Judge Bryan Byun once tried to write a poem, but couldn't think of a rhyme for "Nantucket."
This exhilarating eight-part series testifies to the full range of human experience, and recognizes poetry's power to inspire, redeem, and celebrate life.
You're unlikely to find anyone more genuinely and avidly curious about the world, and eager to bring what he learns to the public, than Bill Moyers. He's a gifted, thoughtful interviewer and a diligent seeker of enlightenment, and whatever subject he turns his interest to—whether it be in the arts, politics, or spirituality—he rarely fails to communicate his curiosity to his audience.
That's certainly the case with Bill Moyers: The Language of Life, a series devoted to poetry that originally aired on PBS in 1995. Filmed on location at the Geraldine R. Dodge Poetry festival in Waterloo, NJ—the largest poetry event in North America—The Language of Life combines onstage readings by such poets as Adrienne Rich, Gary Snyder, and Robert Bly, with one-on-one interviews with Moyers.
The DVD set collects all eight episodes, covering a diverse group of poets from many different backgrounds and poetic styles:
• Episode 1: Polyrhythmic performances with Sekou Sundiata, and Naomi Shihab Nye's search for universal truths.
• Episode 2: Transcendent verse by the 13th-century Persian mystic Rumi, as interpreted and read by Coleman Barks.
• Episode 3: Saying the "unsayable" about violence and love, poems by Linda McCarriston and Sandra McPherson.
• Episode 4: Poems of family and politics by Carolyn Forché and Claribel Alegría; haiku by Robert Hass.
• Episode 5: Everyday heroes and heroines in poems by former Sandinista revolutionary Daisy Zamora; "landscapes of the mind" by Gary Snyder.
• Episode 6: Expressions of rage and forgiveness by Jimmy Santiago Baca, of identity and duality by Marilyn Chin, and of aging and wisdom by Robert Bly.
• Episode 7: "Moving deeper into the heart of things" with Adrienne Rich, celebrating multiculturalism with Victor Hernández Cruz, and jazzing with Michael S. Harper.
• Episode 8: Poems exploring the pain and courage required to stand out, fit in, and stand up, by Lucille Clifton and David Mura.
Nearly eight hours of poetry readings and talk about poetry may be a little overwhelming—much like those huge poetry anthologies that no one ever gets through—but it's to Moyers' credit that he takes the time to get to know each individual poet and give us a sense of their inspirations and motivations, as well as their personalities. It's fascinating to see how poets from radically different backgrounds can share a similar approach to poetry, and express themselves in distinct ways that echo each other. Sekou Sundiata's rhythmic style and inner-city American focus don't seem to share much with Nicaraguan poet Claribel Alegría, but listen to them reciting their poems and you hear the music in them; the words almost don't matter as much as their delivery.
Also illuminating is hearing the poets explain why they do what they do, why they choose poems as their vehicle of expression—a question that may have been less necessary back when poetry enjoyed more ubiquity and status than it does today. It was a question very much on my mind coming into this series: is poetry even relevant anymore, in an age where speed and frequency of communication are increasingly more prized than precision of language?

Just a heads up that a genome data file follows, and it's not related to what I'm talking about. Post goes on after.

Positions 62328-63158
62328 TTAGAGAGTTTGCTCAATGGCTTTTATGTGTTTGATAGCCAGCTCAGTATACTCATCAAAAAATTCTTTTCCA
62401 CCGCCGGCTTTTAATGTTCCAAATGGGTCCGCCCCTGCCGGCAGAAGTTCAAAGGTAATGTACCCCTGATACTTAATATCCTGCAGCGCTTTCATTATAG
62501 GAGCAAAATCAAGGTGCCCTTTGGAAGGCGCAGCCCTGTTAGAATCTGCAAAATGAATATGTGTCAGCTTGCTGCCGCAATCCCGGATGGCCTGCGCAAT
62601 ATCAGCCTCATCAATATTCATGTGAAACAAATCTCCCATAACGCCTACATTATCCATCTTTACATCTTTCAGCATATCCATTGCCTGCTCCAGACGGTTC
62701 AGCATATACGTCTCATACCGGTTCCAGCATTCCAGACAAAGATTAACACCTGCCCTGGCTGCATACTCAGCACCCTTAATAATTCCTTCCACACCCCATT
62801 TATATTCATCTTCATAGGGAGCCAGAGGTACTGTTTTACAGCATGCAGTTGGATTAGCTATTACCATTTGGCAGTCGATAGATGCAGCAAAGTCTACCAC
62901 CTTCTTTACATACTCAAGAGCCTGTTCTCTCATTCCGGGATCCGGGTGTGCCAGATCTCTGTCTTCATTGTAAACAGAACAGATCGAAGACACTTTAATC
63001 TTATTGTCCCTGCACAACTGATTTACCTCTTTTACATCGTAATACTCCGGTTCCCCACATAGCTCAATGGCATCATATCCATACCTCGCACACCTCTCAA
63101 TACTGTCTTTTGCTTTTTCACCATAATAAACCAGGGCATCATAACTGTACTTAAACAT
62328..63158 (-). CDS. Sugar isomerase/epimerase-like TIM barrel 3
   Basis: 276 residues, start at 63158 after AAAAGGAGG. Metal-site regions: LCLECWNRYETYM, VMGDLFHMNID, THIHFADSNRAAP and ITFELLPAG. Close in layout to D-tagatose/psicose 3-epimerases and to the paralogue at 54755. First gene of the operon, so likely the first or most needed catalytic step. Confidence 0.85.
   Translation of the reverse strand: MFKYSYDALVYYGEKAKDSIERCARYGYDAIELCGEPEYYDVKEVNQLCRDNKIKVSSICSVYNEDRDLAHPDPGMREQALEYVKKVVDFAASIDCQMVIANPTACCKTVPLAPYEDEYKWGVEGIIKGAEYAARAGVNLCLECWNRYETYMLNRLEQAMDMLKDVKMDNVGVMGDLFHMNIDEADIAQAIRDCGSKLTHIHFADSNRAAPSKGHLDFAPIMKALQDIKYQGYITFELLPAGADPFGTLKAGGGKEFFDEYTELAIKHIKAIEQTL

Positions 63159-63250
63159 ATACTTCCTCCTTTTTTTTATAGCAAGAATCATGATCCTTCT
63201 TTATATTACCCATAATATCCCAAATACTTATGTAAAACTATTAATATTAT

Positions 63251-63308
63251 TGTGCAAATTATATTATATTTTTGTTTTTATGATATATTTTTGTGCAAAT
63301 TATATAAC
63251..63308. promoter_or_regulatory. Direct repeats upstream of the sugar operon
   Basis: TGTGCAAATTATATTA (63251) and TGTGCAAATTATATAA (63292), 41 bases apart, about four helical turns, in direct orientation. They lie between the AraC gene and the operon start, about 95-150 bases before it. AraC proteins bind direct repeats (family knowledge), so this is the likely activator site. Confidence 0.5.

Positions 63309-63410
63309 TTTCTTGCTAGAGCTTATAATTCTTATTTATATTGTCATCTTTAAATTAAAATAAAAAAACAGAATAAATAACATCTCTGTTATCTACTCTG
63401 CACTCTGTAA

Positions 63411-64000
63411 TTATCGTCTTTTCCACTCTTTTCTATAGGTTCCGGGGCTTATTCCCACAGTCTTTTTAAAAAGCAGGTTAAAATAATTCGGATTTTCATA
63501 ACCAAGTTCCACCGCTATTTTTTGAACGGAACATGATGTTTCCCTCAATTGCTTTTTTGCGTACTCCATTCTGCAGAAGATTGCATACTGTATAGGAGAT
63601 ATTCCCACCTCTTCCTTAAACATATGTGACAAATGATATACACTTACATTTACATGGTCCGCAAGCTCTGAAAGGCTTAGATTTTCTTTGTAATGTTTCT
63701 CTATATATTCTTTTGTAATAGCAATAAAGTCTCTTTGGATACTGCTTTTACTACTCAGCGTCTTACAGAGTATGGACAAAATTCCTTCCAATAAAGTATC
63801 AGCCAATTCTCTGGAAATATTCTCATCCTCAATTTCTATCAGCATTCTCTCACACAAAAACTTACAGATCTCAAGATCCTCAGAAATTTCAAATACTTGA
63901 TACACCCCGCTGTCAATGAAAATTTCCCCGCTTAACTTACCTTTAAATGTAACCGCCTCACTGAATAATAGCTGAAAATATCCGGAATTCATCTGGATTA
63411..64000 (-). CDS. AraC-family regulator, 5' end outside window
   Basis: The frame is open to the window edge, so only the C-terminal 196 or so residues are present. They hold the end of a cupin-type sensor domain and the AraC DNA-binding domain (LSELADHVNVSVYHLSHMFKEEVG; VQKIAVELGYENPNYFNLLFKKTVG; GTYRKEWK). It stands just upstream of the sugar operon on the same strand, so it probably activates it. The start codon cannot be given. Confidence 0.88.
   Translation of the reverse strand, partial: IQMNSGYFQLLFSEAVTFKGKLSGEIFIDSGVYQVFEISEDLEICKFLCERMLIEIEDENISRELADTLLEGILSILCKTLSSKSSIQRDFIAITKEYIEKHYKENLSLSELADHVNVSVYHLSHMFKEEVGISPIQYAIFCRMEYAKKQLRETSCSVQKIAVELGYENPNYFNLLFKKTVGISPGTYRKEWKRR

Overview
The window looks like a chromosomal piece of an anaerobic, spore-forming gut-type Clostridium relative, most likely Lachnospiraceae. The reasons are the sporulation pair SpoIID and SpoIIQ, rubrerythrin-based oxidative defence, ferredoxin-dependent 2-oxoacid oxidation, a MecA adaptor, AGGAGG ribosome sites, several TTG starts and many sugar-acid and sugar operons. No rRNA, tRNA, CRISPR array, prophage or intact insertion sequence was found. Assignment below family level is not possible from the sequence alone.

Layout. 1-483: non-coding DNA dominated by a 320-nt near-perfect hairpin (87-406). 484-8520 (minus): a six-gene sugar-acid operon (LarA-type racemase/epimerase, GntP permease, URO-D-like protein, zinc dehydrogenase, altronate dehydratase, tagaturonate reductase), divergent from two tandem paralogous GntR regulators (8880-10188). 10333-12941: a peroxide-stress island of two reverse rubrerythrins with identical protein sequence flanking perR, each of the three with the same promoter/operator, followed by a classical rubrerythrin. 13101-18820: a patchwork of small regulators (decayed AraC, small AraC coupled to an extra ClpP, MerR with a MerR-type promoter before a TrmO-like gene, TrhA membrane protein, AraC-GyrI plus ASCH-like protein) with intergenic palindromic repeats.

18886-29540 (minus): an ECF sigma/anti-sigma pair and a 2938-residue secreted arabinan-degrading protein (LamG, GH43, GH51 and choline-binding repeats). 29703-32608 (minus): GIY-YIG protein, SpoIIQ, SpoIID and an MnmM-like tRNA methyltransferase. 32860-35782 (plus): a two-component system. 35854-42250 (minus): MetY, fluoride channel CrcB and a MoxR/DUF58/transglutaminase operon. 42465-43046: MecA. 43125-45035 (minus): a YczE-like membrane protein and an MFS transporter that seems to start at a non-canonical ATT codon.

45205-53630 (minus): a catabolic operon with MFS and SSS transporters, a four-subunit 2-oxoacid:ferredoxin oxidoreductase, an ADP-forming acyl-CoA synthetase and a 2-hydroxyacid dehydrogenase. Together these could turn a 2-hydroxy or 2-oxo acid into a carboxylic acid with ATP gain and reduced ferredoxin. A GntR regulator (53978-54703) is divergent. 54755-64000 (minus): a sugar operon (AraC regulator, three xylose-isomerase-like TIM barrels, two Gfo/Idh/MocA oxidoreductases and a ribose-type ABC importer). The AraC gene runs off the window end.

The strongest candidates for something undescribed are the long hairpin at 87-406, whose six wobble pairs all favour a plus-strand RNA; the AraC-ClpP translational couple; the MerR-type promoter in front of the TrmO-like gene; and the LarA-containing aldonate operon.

As Naomi Shihab Nye points out in her conversation with Moyers, poetry is unique among forms of literary expression in that they require the reader to slow down, to stop, ponder, and digest individual words and phrases. It's a kind of language that is concise, but not efficient; rather than crisply conveying information, the most effective poetry confounds immediate understanding, jarring the reader out of predictable patterns in order to communicate familiar truths from unfamiliar perspectives.
The value that this kind of writing can have becomes immediately apparent when listening to Linda McCarriston's harrowing poems about her childhood abuse at the hands of her violent, alcoholic father. No prosaic, straightforward description of her torture could convey the pain of her experience, but in McCarriston's skilled hands, language that is normally so inadequate is given the power to bring audiences to empathetic tears. In her poem "To Judge Faolain, Dead Long Enough: A Summons," a curse in poetic form to the judge who forced her mother (who had sought a divorce) back to her brutal husband, McCarriston writes:
When you clamped
This is a use of language I wish was commonplace; a use of words not just to communicate facts, but to say the unsayable.
Acorn Media's DVD set of The Language of Life comes in three slim cases in a box, with a 16-page viewer's guide that includes an introduction by Moyers and profiles of all the poets featured in the series. Video quality is a little iffy, due to the age of the series, and location scenes have the familiar washed-out, fuzzy quality of pre-digital video productions, but indoor interviews look very good, with warm colors and a clear picture. Audio quality is similar—outdoor scenes can be difficult to make out at times—but overall it's perfectly serviceable. The set doesn't offer much in the way of special features other than selected bibliographies of the poets.
Even in 1995, when this series was made, poetry was in a sad state of neglect, and I can only imagine the situation is worse now, in the age of Twitter and Facebook. But The Language of Life makes a strong, compelling case for why this literary form is still relevant—perhaps even more so, as our public language becomes more and more informal and imprecise—and still necessary.
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